Road Safety Ten Minute Rule Bill
Road SafetyMotion for leave to bring in a Bill (Standing Order No. 23)
1.48 pm 18/05/11Sir Alan Beith (Berwick-upon-Tweed) (LD): I beg to move,
The Bill is about saving the lives of vulnerable road users, particularly cyclists but also pedestrians and others. The particular vulnerability that it deals with is caused by blind spots on heavy goods vehicles. It is a problem that is particularly acute in city traffic, especially at junctions. The problem is likely to increase as cycling becomes ever more popular as a means of getting to work in urban areas and for leisure, and as lorries get bigger. A daughter of a constituent of mine lost her life in a collision with a tipper truck. Eilidh Cairns was cycling from her home in Kentish Town to her work in Chiswick. She had cycled this route daily for three years and she was an experienced cyclist. She was caught up under the wheels of the lorry, probably because its front bumper made contact with her rear wheel. The coroner described it as a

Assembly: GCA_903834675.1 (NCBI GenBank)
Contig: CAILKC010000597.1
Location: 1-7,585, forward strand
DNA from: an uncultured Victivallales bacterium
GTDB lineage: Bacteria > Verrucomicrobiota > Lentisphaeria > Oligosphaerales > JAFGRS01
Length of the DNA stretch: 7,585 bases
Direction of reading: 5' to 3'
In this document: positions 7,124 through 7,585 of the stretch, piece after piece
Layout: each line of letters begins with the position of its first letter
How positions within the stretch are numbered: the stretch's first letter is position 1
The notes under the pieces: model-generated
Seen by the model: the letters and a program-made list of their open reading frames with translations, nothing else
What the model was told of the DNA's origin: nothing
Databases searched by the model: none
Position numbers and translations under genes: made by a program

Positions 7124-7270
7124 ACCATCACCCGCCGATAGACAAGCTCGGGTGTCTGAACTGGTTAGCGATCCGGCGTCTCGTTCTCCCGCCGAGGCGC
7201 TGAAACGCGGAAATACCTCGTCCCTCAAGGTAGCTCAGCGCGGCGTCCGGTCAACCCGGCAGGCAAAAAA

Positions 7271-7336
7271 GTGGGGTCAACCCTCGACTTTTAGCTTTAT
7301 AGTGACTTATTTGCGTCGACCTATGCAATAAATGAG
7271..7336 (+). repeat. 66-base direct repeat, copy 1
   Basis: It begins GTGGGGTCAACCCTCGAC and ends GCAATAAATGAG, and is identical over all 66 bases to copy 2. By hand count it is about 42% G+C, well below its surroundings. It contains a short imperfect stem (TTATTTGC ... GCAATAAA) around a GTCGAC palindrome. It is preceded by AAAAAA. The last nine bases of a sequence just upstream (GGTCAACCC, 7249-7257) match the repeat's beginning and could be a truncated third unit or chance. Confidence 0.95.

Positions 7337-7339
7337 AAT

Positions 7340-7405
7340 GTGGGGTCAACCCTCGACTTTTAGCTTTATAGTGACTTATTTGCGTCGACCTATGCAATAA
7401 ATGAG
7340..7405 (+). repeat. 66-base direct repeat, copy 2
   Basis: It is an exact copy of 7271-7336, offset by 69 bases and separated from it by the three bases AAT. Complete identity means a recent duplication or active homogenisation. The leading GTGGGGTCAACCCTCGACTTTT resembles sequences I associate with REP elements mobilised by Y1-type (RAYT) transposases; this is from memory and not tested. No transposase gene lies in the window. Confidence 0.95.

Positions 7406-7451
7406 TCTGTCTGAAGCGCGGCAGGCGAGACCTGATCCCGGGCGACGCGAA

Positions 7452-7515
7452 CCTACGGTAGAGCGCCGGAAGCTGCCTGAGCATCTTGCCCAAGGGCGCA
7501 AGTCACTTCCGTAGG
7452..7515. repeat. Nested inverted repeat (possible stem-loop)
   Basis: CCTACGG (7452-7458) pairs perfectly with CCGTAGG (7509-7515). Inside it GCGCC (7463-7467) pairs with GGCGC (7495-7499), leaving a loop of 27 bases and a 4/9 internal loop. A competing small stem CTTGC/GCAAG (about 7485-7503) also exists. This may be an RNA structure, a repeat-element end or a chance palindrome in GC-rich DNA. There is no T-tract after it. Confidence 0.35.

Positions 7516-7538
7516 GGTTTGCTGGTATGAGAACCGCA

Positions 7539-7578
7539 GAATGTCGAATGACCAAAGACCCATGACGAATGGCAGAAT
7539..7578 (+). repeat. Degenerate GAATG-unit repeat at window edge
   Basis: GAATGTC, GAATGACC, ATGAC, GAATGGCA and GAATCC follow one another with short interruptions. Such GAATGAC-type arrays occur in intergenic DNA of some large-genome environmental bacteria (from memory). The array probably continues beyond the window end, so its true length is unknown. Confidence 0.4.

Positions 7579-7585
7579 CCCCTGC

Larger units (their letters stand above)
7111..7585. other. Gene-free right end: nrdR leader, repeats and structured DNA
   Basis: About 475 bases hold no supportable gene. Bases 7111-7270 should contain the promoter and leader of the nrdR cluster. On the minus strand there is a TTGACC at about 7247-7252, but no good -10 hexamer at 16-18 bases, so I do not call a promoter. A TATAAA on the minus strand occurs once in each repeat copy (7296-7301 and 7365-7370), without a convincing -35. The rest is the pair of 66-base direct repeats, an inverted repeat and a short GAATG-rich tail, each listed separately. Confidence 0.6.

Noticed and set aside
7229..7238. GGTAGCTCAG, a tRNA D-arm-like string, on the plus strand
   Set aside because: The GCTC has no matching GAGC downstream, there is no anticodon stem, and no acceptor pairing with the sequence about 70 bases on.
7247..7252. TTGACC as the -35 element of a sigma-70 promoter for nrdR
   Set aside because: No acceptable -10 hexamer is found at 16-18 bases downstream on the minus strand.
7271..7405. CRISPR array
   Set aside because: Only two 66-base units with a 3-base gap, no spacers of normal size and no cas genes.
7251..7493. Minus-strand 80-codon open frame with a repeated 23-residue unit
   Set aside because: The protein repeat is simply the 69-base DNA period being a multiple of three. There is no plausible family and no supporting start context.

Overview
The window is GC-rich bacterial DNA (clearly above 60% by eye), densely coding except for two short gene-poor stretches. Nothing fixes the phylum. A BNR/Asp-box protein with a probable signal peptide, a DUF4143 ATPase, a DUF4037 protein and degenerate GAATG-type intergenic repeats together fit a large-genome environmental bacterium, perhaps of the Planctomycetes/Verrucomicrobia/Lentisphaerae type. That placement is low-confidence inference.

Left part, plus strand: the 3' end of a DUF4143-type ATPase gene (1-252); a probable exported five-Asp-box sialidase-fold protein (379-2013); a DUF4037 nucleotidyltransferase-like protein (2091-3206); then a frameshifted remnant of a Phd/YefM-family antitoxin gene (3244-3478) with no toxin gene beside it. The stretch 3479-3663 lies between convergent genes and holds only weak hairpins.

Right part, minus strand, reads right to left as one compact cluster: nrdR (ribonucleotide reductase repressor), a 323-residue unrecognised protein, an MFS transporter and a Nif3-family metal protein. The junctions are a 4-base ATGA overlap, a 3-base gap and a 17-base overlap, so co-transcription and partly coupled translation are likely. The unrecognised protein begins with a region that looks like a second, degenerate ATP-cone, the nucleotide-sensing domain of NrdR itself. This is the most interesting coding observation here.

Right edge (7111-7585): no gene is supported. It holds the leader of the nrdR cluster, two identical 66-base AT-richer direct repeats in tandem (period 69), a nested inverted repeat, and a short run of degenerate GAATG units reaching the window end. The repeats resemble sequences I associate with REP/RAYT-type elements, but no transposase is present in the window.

The purpose of the Bill is to encourage the Government to grapple with that problem in order to safe lives, and using mirrors or technical means to eliminate drivers’ blind spots on HGVs is a vital weapon in doing so. After her death, Eilidh’s family and friends set up the “See me, Save me” campaign, which has gained massive support. It shares a name with a motorcycling safety campaign that similarly seeks to secure greater road safety. In the European Parliament, my colleague Fiona Hall MEP tabled a written declaration on the issue and well over half of all MEPs—more than 400—have put their names to it. This means that the Commission must produce proposals to deal with the issue, probably by revising an existing directive so that newly-registered HGVs will have effective means of eliminating blind spots, emergency braking and lane departure warning systems. Here at home, the Transport Secretary last week published a road safety consultation document with a short section on vehicle technology. It stressed a preference for voluntary compliance rather than regulation. On some issues I would share that preference, but on this issue I think regulation is needed, first because the problem remains so serious, and secondly to ensure that hauliers who want to invest in good technology do not feel that they will be undercut by those who are unwilling to do so. In fact, the costs to a haulage business of involvement in a fatal accident are substantial, including the loss of a driver’s services for a long period, the disrupting insurance, legal and other costs, and potentially compensation costs. The cost to the economy is massive. According to the Department for Transport, fatal accidents cost on average more than £1,750,000. The cost of better mirrors and technical additions would be very small in comparison to the huge cost of a new HGV. Fitting such technology to older vehicles could at least be achieved on a gradual basis, at a cost of around £700 on present estimates. Clearly it is best for these measures to be introduced across Europe, because HGVs travel all over the continent and our roads see numerous haulage vehicles from other European countries. For British hauliers, it would be much better if their competitors from continental Europe were subject to the same requirements as they are. Although the Bill would give our Transport Secretary powers to make regulations for the fitting of equipment to vehicles, its underlying purpose is to demonstrate that Parliament wants to see the British Government actively involved in securing Europe-wide regulations and not holding back. I am glad that the Under-Secretary of State for Transport, the hon. Member for Hemel Hempstead (Mike Penning), who has responsibility for roads, has been present throughout my speech to hear this case. Other safety provisions could be incorporated in the Bill, and it will be drafted in such a way as to allow this. The details of its provisions can be examined carefully if the House allows it to be brought in and gives it a fair wind. I have found very ready support across the House for the Bill; the list of sponsors was filled up to the limit within an hour or so of it becoming known to the House and many more hon. and right hon. Members would have liked to have added their names. The all-party group on cycling has been particularly supportive of the campaign, as have a number of newspapers—The Independent, the Evening Standard and the Newcastle Journal have all given it substantial coverage. Coroners’ verdicts often refer to the deaths of cyclists in the circumstances I have described as accidental deaths, which is much resented by many of the families involved. They feel very strongly that “accident” implies something that was beyond control or prevention. It also seems to preclude culpability where a driver has ignored the fact that he cannot see an area of road on to which his vehicle is encroaching. RoadPeace, the national charity for road crash victims, is pressing for the word “accident” not to be used in future for road crashes or collisions. The case that we are putting today is that many collisions that lead to the deaths of cyclists and other vulnerable road users could be prevented. We should not miss the opportunity to call for practical measures to save lives. Question put and agreed to. Ordered, That Sir Alan Beith, Dr Julian Huppert, Mr James Arbuthnot, Meg Munn, Naomi Long, Sir Peter Bottomley, Andrea Leadsom, Jeremy Corbyn, Tom Brake, Mr Don Foster, Fabian Hamilton and Natascha Engel present the Bill. Sir Alan Beith accordingly presented the Bill. Bill read the First time; to be read a Second time on Friday 9 September, and to be printed (Bill 191).